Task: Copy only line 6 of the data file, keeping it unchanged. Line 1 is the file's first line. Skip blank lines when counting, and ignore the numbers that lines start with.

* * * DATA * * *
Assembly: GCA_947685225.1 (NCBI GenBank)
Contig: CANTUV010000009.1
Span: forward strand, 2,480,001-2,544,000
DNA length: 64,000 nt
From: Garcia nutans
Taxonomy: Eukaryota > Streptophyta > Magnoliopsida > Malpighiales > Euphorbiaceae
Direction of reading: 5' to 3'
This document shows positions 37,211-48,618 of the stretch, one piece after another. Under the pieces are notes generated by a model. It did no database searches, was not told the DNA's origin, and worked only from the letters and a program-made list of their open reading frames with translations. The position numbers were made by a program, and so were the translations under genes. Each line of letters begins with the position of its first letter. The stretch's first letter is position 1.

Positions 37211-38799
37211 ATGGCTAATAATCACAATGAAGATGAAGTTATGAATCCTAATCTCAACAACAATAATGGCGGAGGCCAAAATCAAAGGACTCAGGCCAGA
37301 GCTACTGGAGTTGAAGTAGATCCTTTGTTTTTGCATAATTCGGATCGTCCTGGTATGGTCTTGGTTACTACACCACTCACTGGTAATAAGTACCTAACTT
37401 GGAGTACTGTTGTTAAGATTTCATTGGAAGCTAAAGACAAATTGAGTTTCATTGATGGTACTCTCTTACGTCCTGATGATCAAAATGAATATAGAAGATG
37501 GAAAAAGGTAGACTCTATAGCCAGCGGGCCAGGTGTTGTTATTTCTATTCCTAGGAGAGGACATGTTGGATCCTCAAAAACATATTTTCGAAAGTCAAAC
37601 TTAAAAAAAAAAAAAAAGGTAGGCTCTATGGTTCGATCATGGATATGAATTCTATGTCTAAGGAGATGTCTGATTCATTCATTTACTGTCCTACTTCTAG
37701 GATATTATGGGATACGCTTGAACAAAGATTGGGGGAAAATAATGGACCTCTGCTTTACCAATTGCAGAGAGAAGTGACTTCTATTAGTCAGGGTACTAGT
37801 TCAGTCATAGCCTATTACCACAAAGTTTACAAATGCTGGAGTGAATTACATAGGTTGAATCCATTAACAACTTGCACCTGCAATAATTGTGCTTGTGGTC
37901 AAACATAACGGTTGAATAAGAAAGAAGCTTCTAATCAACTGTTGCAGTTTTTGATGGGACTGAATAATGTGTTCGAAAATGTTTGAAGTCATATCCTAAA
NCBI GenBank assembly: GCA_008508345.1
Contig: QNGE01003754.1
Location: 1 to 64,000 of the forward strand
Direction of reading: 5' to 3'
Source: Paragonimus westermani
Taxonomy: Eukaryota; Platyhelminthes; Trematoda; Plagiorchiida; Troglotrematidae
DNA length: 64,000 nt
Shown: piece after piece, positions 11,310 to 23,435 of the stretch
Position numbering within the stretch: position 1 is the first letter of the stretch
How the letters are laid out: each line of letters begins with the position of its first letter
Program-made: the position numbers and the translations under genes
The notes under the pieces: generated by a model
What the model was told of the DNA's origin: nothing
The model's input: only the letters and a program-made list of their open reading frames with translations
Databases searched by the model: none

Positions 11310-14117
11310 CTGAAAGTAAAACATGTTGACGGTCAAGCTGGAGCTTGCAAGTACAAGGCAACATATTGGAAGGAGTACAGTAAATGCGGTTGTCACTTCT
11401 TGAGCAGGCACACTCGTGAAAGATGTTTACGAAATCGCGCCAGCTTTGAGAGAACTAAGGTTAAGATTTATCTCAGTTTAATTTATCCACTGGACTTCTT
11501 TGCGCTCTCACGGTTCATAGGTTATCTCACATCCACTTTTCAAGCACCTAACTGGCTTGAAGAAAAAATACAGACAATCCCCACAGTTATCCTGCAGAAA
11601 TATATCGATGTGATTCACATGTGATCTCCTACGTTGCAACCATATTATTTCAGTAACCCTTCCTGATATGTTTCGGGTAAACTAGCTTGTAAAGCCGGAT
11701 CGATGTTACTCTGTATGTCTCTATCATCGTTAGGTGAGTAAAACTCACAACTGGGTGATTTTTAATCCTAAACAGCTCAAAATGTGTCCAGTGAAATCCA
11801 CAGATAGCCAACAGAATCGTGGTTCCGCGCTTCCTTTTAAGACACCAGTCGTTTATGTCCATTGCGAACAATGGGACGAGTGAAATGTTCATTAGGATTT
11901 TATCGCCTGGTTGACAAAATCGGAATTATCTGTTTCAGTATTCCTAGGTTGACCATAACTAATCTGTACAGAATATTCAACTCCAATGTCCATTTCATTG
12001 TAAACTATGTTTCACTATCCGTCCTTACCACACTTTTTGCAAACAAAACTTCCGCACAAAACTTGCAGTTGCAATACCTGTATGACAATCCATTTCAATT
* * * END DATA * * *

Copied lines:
Taxonomy: Eukaryota > Streptophyta > Magnoliopsida > Malpighiales > Euphorbiaceae